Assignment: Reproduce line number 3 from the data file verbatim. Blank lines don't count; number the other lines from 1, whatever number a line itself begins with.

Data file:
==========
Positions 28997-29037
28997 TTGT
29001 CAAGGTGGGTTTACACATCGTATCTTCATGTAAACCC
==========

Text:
29001 CAAGGTGGGTTTACACATCGTATCTTCATGTAAACCC